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Plate XXVII., Loch-Eck, p.55.

[Scotland Illustrated Contents]

THIS beautiful fresh-water lake in Argyleshire, is about six miles in length, and scarcely half-a-mile in breadth, but from 60 to 70 fathoms in depth. It lies in the centre of Cowal, where that peninsula is narrowed by the approach of the upper parts of Loch-Long and Loch-Fyne to each other. The principal supply of water it receives is from the Cur. From its southern or lower extremity flows the Eachaig, which, after a short course of about two miles, falls into the Holy-Loch near Kilmun.

To the scenery around Loch-Eck the epithet of beautiful may, with much propriety, be applied. The mountains are not so lofty as in some other districts of the country; but they are all finely formed, and present a graceful and varied outline. Many of them are green to the top, and slope gently down towards the lake, while others are more precipitous and rocky; but throughout the whole, their aspect is singularly pleasant and interesting. There are no extensive woods near this lake; but its shores, particularly on the east side, are delightfully fringed with trees and copse. The road from Ardintenny to Strachur is carried for some miles along this side of the lake, and presents to the traveller a most agreeable succession of landscapes.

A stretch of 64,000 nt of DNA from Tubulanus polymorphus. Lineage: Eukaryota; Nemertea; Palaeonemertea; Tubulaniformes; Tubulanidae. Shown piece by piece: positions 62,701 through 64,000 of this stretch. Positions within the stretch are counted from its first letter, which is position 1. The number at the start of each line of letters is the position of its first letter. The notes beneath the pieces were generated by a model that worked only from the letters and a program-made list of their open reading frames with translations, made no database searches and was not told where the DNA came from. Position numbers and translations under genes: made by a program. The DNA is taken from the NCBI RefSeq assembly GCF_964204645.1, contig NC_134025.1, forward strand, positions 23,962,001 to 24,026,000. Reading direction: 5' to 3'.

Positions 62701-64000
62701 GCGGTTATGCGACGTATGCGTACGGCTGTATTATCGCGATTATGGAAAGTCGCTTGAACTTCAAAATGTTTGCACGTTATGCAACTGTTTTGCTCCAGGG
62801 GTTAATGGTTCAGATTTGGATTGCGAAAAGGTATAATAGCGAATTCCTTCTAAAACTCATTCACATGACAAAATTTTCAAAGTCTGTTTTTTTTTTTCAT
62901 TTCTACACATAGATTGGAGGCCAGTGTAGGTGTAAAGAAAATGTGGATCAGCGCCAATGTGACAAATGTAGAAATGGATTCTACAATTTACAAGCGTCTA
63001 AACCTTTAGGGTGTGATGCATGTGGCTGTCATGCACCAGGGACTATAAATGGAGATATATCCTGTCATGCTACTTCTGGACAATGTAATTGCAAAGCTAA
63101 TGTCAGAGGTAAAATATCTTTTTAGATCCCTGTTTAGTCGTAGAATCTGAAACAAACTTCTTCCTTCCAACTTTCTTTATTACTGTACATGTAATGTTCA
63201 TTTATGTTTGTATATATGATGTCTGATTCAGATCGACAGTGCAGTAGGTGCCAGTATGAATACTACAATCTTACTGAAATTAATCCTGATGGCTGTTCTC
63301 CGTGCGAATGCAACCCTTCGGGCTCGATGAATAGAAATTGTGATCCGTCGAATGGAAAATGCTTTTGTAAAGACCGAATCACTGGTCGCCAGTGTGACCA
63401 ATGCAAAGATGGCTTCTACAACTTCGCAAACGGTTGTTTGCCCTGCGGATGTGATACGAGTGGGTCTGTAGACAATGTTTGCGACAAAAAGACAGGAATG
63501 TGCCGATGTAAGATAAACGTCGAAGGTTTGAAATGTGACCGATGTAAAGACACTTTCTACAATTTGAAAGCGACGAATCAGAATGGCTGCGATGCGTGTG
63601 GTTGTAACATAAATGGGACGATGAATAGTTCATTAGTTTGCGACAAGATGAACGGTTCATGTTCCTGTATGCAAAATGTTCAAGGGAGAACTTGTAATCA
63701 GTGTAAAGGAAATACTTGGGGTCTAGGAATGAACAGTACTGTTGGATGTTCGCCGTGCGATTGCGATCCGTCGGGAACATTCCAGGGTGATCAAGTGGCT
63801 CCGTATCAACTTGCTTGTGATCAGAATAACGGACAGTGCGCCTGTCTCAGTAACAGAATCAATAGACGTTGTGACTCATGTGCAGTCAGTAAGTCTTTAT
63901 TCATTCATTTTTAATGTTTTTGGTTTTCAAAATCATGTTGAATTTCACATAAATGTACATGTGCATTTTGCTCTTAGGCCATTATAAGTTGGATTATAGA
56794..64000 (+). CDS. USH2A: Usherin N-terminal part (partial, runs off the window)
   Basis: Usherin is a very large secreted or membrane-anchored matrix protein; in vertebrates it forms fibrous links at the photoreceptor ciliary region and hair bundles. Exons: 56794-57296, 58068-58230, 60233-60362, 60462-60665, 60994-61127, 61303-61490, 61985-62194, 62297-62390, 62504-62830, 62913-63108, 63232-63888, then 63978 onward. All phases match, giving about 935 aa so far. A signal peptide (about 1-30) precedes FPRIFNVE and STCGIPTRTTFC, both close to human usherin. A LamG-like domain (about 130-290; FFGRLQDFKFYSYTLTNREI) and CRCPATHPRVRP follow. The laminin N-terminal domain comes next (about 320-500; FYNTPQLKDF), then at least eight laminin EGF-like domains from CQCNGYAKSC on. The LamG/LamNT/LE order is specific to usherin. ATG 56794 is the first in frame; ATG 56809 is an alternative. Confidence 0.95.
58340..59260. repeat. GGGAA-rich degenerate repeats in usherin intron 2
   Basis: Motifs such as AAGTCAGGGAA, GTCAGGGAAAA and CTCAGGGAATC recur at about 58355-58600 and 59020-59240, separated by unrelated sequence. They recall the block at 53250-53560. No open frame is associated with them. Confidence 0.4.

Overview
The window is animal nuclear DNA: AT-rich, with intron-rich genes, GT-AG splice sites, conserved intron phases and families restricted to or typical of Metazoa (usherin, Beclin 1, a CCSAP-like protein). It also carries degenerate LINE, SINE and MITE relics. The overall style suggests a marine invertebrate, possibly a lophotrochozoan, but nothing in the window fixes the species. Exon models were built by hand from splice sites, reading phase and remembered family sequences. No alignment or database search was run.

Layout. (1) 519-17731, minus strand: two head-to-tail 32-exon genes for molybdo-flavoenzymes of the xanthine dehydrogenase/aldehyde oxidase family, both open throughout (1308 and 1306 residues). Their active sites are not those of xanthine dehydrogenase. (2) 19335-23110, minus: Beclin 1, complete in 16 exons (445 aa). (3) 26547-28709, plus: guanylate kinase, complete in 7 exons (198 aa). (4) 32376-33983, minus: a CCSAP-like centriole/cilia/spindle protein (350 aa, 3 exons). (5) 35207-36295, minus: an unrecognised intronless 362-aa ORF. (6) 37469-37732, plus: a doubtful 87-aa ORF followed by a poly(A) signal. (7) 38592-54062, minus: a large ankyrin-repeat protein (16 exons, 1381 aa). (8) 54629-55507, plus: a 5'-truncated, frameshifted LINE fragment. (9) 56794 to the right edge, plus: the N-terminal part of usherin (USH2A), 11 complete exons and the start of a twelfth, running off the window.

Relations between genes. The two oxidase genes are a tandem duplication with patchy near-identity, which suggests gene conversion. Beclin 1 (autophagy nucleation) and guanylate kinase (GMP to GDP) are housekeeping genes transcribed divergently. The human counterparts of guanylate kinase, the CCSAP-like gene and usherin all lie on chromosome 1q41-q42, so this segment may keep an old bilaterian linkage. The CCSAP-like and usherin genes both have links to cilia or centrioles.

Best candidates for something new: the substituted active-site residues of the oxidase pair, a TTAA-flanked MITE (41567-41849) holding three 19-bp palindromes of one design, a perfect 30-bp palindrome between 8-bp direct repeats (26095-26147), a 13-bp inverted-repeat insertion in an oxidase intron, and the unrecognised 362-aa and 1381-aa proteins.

Near the head of Loch-Eck is a little round hill called Tom-a-Chorachasich, or ‘the hill of Chorachasich.’ The tradition with regard to this mount is, that a prince of Norway, or Denmark, having been defeated by the natives, was pursued, overtaken, and killed at this place, where his grave is pointed out. He is said, of course, to have been of gigantic stature, and is still called in Gaelic, An Corrachasach mhor, mac Righ Lochlan, ‘The great Corrachasach, son to the king of Denmark.’* Another tradition says that a battle was fought with the Norwegians, in a field near the head of Glen-Finnart, and within a short distance of Loch-Eck, where the Norwegians were defeated with great slaughter. The field is still called ‘the Field of Shells,’ rom the number of drinking-shells belonging to the slaughtered Norwegians said to have been found on it after the battle. This tradition, in all probability, alludes to an incursion made up Glen-Finnart by some Norwegians, from that part of Haco’s fleet which sailed up Loch-Long at the time he invaded Scotland in 1262; an invasion that terminated with the battle of Largs.

*  “Lochlann” according to John F. Campbell, in his collection of Gaelic Folklore, is given to mean “Scandinavia” in general.
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